Woman Chapman, Jan
- Film Producer and Television Producer
Written by Kathryn Mcleod, National Film and Sound Archive
Jan Chapman is one of Australia's leading independent producers. Her impressive body of work includes highly acclaimed feature films The Piano, Lantana, Somersault and Bright Star. She has also had a successful career as a television producer at the ABC, producing cult TV series Sweet and Sour and multi-award winning TV series Come In Spinner.
Born in Newcastle on the 28th of March 1950, she relocated with her family to Sydney when she was three years old. Chapman's introduction to independent short films began while she was studying English and Fine Arts at the University of Sydney. She soon became involved with the Sydney Filmmakers Co-Operative and it was there that she met filmmakers Phillip Noyce, who was her first husband, as well as Albie Thoms, Aggie Read and Sandra Levy. Chapman was also involved with the Sydney Women's Film Group, a collective of women who made experimental films, provoked discussion and aimed to demystify the technical aspects of filmmaking. Reflecting on her involvement with this group, Chapman has said, 'Without the influence and political lobbying of these women I don't believe I would have had the subconscious conviction … that I could make films, and that what I wanted to say, even if intimate, domestic and personal in scale, was just as interesting as the mythic male legends' (Chapman interview, 2002).
Many of the films that have attracted Chapman feature strong female characters, and over the course of her career she has also developed strong working relationships with ground-breaking directors Gillian Armstrong and Jane Campion. Chapman has said that while she doesn't consider herself a feminist, she has inadvertently had a lot to do with feminism (Chapman interview, 2009). One of the early short films she directed was entitled I Happened to be a Girl, evoking the idea that 'the fact that you happened to be a girl shouldn't hold you back in any way' (Chapman interview, 2009). Fortunately, this has certainly not been the case for Chapman, who began her career in teaching before moving to the ABC's Young People's Department as a researcher. She then won a position in the ABC's Education Department and went on to produce a number of television series', including Sweet and Sour, Dancing Daze, Hunger, Two Friends, The Last Resort and Come in Spinner.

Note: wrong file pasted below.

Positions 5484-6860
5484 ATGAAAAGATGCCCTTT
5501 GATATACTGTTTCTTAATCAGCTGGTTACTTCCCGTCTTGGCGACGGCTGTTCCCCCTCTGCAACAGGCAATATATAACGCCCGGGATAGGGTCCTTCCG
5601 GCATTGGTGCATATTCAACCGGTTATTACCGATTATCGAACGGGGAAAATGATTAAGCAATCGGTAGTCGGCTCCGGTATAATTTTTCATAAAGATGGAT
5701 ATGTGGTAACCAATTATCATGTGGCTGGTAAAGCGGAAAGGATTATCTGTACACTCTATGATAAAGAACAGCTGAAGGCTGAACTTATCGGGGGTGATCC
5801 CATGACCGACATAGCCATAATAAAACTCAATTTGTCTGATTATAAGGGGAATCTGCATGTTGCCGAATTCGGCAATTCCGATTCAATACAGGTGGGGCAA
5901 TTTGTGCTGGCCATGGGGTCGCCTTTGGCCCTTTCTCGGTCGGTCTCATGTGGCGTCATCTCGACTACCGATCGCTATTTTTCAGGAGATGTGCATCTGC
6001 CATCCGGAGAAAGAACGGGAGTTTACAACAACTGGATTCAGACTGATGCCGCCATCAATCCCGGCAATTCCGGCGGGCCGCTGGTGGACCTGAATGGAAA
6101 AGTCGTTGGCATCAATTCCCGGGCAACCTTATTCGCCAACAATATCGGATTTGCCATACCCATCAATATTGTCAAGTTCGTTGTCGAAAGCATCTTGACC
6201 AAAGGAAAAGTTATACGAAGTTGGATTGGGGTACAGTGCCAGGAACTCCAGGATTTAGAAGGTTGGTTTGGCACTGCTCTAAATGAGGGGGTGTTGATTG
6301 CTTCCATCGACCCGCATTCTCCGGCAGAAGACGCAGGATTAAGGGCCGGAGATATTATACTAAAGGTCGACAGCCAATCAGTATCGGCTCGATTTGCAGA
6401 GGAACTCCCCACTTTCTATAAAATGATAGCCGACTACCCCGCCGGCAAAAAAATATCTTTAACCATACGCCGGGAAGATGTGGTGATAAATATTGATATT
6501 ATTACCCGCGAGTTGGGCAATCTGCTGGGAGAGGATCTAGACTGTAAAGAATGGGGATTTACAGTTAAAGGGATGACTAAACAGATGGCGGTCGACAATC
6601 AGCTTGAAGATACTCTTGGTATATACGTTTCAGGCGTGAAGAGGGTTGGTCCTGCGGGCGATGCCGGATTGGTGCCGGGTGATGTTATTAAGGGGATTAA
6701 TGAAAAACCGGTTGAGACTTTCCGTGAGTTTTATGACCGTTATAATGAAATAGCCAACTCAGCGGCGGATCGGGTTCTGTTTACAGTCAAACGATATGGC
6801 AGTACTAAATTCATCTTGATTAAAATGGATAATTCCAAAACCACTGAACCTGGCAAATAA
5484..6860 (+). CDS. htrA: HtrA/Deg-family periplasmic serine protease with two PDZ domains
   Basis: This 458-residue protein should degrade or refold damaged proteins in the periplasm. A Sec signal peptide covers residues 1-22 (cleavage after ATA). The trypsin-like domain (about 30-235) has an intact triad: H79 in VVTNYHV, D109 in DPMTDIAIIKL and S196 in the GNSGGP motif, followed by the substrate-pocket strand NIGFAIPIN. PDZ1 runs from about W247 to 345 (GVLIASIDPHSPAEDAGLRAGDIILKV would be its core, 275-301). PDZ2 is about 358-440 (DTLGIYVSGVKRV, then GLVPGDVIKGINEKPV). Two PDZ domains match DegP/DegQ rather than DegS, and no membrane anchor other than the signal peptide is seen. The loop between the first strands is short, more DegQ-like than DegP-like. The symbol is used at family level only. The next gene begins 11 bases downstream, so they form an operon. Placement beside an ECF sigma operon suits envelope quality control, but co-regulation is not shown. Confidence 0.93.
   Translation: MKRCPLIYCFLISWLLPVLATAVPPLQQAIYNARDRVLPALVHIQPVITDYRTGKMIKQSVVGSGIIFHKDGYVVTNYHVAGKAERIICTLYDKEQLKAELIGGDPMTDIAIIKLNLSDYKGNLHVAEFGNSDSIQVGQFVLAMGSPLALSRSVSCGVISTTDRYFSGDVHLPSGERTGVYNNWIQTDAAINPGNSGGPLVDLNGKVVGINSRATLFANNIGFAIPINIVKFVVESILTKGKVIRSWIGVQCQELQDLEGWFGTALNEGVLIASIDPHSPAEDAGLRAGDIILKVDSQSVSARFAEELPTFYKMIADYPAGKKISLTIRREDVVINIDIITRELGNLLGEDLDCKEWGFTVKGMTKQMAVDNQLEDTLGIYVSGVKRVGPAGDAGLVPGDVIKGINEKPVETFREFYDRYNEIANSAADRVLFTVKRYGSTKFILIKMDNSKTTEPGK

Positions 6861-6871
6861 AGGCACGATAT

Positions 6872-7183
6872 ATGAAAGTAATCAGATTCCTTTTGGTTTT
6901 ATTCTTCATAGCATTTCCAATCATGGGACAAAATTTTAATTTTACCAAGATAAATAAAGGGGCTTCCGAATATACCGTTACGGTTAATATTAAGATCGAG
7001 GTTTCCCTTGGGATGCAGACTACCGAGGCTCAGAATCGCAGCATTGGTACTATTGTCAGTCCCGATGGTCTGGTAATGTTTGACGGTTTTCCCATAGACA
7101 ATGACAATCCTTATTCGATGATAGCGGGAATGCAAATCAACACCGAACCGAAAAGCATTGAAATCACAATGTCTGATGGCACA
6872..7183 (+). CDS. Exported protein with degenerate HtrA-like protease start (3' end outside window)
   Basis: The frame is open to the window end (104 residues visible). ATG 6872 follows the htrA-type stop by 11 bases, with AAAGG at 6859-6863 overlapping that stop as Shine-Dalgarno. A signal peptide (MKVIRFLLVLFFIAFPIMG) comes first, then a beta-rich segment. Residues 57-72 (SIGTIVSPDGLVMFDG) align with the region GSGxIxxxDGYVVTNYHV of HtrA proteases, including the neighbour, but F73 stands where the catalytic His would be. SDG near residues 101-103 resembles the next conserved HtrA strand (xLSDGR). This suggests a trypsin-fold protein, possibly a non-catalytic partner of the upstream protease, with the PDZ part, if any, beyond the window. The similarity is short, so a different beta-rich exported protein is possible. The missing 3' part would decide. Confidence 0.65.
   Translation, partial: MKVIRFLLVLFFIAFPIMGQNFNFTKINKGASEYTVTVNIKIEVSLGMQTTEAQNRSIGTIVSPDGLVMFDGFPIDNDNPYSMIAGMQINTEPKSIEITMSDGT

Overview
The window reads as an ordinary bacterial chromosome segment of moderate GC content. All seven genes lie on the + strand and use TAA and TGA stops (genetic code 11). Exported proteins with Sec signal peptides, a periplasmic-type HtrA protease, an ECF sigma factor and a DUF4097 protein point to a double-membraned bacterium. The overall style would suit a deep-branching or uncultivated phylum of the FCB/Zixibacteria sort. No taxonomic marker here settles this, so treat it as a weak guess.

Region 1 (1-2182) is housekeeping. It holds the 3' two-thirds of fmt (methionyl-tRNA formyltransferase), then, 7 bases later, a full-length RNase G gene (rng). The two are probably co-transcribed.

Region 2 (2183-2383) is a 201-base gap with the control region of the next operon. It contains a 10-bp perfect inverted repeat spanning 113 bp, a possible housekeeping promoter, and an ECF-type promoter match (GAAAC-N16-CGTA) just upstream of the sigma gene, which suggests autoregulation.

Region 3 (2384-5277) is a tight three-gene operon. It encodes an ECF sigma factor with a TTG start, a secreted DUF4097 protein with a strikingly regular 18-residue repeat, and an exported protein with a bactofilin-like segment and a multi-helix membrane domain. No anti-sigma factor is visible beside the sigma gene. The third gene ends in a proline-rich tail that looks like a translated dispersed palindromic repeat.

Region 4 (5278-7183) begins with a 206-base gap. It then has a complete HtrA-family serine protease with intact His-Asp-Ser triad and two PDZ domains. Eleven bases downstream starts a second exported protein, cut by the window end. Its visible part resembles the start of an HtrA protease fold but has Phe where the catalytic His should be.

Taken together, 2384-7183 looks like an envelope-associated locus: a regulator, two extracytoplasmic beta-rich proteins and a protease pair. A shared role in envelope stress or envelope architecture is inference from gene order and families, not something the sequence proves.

Part of Chapman's success can be attributed to her innate ability to recognise the potential of others and the potential of good scripts. During her time at the ABC, Chapman offered a directing role to recent film graduate Jane Campion. She had seen Campion's short films at film school and had like many others 'sat bolt upright and said "oh my god, here is someone who has the most incredible original vision"' (Chapman interview, 2009). While Campion's short films had been widely praised, no one had offered to give her a job. When Chapman read the eight page treatment of The Piano, she told Campion 'I will die if I cannot make this film' (Chapman interview, 2009).
Chapman has supported and nurtured the careers of many others, by collaborating with less experienced producers and directors, and by mentoring participants of Screen NSW's inaugural Aurora script development scheme. In 2004, she collaborated with first-time feature film director Cate Shortland on the film Somersault, which resulted in a near clean sweep of the 2004 Australian Film Institute Awards. In the same year, Chapman was a recipient of the Officer of the Order of Australia for her contributions to the Australian film industry. While Chapman is one of Australia's most successful film producers, she admits she has 'always had a lot of self-doubt. I think it's good for people to know that. I kept going despite my self-doubt' (Chapman interview, 2009). It is this kind of refreshing honesty and her genuine desire to help and inspire others that sets Chapman apart as a leader in her field.
National Film and Sound Archive
- Chapman, Jan, 'Powerful Ideas, Passionately Put', in Blonski, Annette (ed.), Shared Visions: Women in Television, Australian Film Commission, Sydney, New South Wales, 1999, pp. 69 - 72. Details
- Capp, Rose and Chapman, Jan, 'Interview with Jan Chapman', in Senses of Cinema, Interview Transcript, Sense of Cinema, 17 December 2002, http://sensesofcinema.com/2002/23/chapman_interview/. Details
- Chapman, Jan, 'Some Extraordinary Women in Australian Film - A Celebration and a Cautionary Tale', in Senses of Cinema, Sense of Cinema, 17 October 2002, http://sensesofcinema.com/2002/22/chapman/. Details
- Macri, Amanda, 'The Making of Jan Chapman, AO', in Arts Law Centre of Australia, 31 March 2004, http://www.artslaw.com.au/articles/entry/the-making-of-jan-chapman-ao/. Details